Throughout all the travels, living abroad and raising family across the world, I have learned that it’s not always the good memories that stay with you for life, but the strong ones. Let’s say that on this holiday we have certainly made some strong memories. If you glance at my photos on Instagram, you might think that we are rocking campervan life while managing hikes with toddler and baby, all the while enjoying life and feeding them nutritious foods. Our vision was just that. We also thought (I don’t know why if past months have been any indicators) that we will be able to stop at points of interest, have coffee in the afternoons, maybe read a page or two from a book, do a bit of stretching on a yoga mat and maybe a little run when the kids are sleeping. Well we thought wrong. I don’t know in what universe we thought it would have been a good idea to go on such trip with small kids.
Seby started to feel unwell on day 4. I am not going to go into detail on the absolute ridiculousness that it the post covid world, I would be laughing if it wasn’t directly affecting my family and the future intelligence of humanity. However when we finally got to the hospital, we didn’t even get to see a doctor. The doctor was at a medical centre seeing people that did not display covid symptoms and only coming to the hospital for emergencies. Our seven month old baby (with a negative rat test) was not enough of an emergency and after hours of waiting we gave up. We tried to get into a GP in every town we went to, Seby getting worse every day, we were not successful. Him becoming an absolute permanent attachment on my body, during the day and during the nighmarish nights of crying. Me feeling the absolute all consuming parent guilt thinking why god why are we on this holiday when all I want is to take my baby to a doctor and stay in bed. Ironically, this is also the most expensive holiday that we have ever been on. To think that we could have booked into a nice hotel on Hamilton Island makes me want to cry. No, resort holidays are certainly not our style, but maybe we just have to come to a realisation that some things are just not possible with small kids.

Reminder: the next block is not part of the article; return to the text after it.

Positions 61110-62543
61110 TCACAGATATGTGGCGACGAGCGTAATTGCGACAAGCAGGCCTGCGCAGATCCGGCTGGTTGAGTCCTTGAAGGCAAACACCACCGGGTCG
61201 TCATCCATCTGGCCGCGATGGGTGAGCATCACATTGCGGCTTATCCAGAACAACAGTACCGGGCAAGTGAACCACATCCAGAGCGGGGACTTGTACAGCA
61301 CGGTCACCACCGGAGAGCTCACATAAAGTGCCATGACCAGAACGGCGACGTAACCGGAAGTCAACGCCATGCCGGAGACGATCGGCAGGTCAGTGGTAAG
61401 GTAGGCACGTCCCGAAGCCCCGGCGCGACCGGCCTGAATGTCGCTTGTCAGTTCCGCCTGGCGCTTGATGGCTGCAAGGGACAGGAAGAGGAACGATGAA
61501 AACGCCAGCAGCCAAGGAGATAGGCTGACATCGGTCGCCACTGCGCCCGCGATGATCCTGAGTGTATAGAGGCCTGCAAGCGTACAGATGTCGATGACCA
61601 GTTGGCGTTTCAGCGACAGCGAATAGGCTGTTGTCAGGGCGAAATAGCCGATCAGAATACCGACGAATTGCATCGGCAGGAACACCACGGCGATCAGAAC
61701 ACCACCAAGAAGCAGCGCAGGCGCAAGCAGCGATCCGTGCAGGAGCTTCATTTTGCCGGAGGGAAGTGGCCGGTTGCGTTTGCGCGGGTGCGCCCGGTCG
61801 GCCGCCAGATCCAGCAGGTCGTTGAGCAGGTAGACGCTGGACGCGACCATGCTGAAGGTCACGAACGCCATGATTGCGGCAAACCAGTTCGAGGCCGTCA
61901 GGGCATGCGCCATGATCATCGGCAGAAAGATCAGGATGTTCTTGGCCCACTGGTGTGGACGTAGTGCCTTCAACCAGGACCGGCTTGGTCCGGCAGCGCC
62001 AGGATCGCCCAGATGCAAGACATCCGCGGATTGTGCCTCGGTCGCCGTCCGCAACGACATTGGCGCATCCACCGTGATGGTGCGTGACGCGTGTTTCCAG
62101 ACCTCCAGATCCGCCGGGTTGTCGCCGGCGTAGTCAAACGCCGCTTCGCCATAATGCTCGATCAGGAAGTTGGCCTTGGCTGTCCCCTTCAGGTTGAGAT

Apart from the non stop fear for my baby’s health, total exhaustion and what feels like endless hours in the car, we did get to see some pretty amazing things though. First night stopping at a beautiful lake that we found by coincidence (coincidence because we didn’t actually plan the trip) where we got to swim with the turtles at sunset and sunrise. Second night camping by a gorgeous river, making a bonfire under the stars and hiking to the top of the rock at a National Park followed by a beautiful afternoon at a vineyard ending the day at a camping spot in the middle of nature. The next day starting with an exciting walk on a bare face of the biggest rock I have ever seen. Finally making it to the Blue Mountains after two more nights. Two nights with the most pronounced stars that I have seen.
When we got set up in the camp I went for a walk with Seby to put him to sleep and I didn’t realise that we were just a two minute walking distance from the most breathtaking view of the Blue Mountains, for a moment I was speechless and then I quickly left to get Lukas and Josie because it didn’t feel right to be looking on my own. We spent the sunset hours just taking photos and staring the the vast space and the beauty of the mountains. Even though it was one of the most touristic spots since it was off season, there was hardly anybody there. The same happened the next day when we went for a beautiful forest walk, lined with waterfalls which finished with yet another beautiful viewing platforms and unfortunately that was all the walking we got to do. My hiking boots remained unused. We had lunch in the most charming bistro that reminded me of Scotland so much and when walking to a bus station we bought some local wine. As Lukas went in search of a brewery I got asked by a stranger if I was ok. I didn’t even realised that in the moment of quiet, I started crying purely because it’s just too much. Everything is just too much. Parenting is just too much. Sleep deprivation is just too much. I was feeling like I am failing. I know I am not, but unfortunately guilt, exhaustion and the relentlessness of it all has no off switch.
We finally got Seby into a GP practice through friends a day later in Newcastle and he finally got better after 24h of antibiotics. That was a massive weight off my shoulders and finally I felt like I could enjoy the rest of the trip, which I think we did. Despite the never ending rain, we saw some amazing nature. Nature as well as a lot of animals, apart from kangaroos on every corner, we got to see a baby possum carried by his mama on the back, which was the cutest thing ever. We also spent a night in a rainforest totally secluded from anyone and anything with no reception and serious rainfall so that felt like a total adventure. We finished off in a spectacular national park where we slept surrounded by kangaroos, stopped for a coffee in our favourite place on the way home and that was it. Feeling absolutely exhausted after the only proper holiday we have attempted in years. To be honest, now at age of 31, when I imagine I will see my family again this year, I get super emotional. I just want my mum to hold me and then hold my kids for a long time, while I go for a really really really long long run.